Thursday 7 January, 2010

Yesterday was my last day at Lalgadh. I spent the morning running between the nurse’s rounds and the admin block trying to collect 10 more pieces of data for my study and sort out my travel arrangements to Kathmandu. The fog has been so thick and heavy I didn’t want to waste a day travelling to Janakpur waiting for five hours for a plane not to show, then travel back to Lalgadh to either try and fly again the next day or catch the bus. The Maoists have kicked off again and there are Bandhs here, there and everywhere between now and my flight home. The government removed squatters from a forest using force. The government says they were burning trees which weren’t theirs to burn and that they attacked the police with axes. The Maoists who are supporting the “poor and weak” or more like the vulnerable who will listen to anything they say, say that the police went in all guns blazing attacking the weakest and poorest people. Whatever happened, seven ended up dead and now the strikes have begun so I decided to take the bus today and not waste any days where I can possibly move around. I took a very shabby bus with no faring which was the shape of a submarine – I feared for my life for the rest of the journey! Especially whilst driving very, very close to the cliffs whilst under or overtaking other buses. The views however, were breath taking. Rivers and waterfalls with a background of plush green mountains with a blue sky, I have never seen anything so beautiful and no photograph could capture it. Goshan guest house is in Patan not Kathmandu, which used to be an independent city.

I do feel this experience has changed me. I feel so much more independent and happy just to be me. I think I have whiplash from being bumped and bashed around on the bus all day, my neck is killing me!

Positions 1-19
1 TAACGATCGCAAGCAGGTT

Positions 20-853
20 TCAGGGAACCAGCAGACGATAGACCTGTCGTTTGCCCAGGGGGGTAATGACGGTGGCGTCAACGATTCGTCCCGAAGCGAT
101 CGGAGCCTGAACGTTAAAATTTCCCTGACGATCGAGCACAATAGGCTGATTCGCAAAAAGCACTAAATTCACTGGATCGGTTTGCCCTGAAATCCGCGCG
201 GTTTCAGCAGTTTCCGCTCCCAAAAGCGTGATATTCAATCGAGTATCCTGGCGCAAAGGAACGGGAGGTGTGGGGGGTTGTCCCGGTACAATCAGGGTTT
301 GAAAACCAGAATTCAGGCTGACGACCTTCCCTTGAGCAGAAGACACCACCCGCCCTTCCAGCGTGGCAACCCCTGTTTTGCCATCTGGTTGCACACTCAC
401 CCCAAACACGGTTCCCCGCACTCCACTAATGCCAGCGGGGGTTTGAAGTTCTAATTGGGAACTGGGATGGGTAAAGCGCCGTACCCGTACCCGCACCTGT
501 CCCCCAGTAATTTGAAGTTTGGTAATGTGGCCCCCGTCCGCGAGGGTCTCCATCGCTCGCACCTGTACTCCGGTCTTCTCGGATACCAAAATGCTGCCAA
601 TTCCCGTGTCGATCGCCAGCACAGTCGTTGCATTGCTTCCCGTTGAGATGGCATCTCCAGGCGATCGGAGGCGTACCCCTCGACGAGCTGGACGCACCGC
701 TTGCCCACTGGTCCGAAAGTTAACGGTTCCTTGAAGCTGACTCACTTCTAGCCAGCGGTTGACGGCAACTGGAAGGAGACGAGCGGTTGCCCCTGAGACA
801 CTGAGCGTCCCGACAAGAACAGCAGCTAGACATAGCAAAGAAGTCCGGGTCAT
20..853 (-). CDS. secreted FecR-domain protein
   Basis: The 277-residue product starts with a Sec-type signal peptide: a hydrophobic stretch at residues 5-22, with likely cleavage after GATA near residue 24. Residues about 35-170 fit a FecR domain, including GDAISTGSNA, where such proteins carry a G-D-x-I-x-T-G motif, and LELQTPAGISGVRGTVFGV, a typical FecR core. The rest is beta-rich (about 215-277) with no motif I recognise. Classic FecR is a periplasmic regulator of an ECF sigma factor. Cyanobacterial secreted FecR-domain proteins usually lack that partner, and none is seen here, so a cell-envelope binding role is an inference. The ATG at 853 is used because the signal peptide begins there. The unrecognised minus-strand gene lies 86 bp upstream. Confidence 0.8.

Sunday 10 January, 2010

Today the Maoists have called a strike so Nepal is at a stand still, meaning I can’t really do anything. The last two days in Kathmandu have been great fun. On Friday I taxied into Kathmandu to visit Dunbar Square. The taxi is supposed to cost 200 rupees, the driver demanded 300, I hesitantly agreed. Then halfway there he demanded I paid him 500. I was infuriated; I ended up paying 400 – double what it should have cost! I arrived in the very busy, loud, chaotic square and was immediately pounced upon by people wanting to be my guide. No thank you. I wandered around the quirky streets, admiring the beautiful jewellery and fabrics. The temples were beautiful and in the maze of tiny alleys lined with an array of shanty market shops selling gifts to tourists, little passages would lead to other temples just hidden away. I felt like a character from Indiana Jones!

Monday 11 January, 2010

Today has been my last planned touristy day of Nepal. Went to the only zoo in Nepal. We came to the hyena pen which I literally could have climbed over a small wall and sat in the pen with it. We came to the conclusion that all the animals were sedated as the poor thing cackled as if he was drunk. We passed sedated hippos and rhinos and entered the bird area which was filled with beautifully coloured birds, with a cage full of cats in the middle of them! There was a cage with three common leopards and you could put your hand through and stroke the leopards, not that you were supposed to, but you could if you felt so inclined – this allowed for some awesome pics to be taken though. The highlight of the day had to be when a fully grown Indian elephant was stood directly behind me heading for the water for a drink. I was awe struck. He was absolutely beautiful. I gave him 50 rupees into his trunk, and he passed it to the keeper who was walking beside him. I then got to stroke and touch him and have my photo taken with him.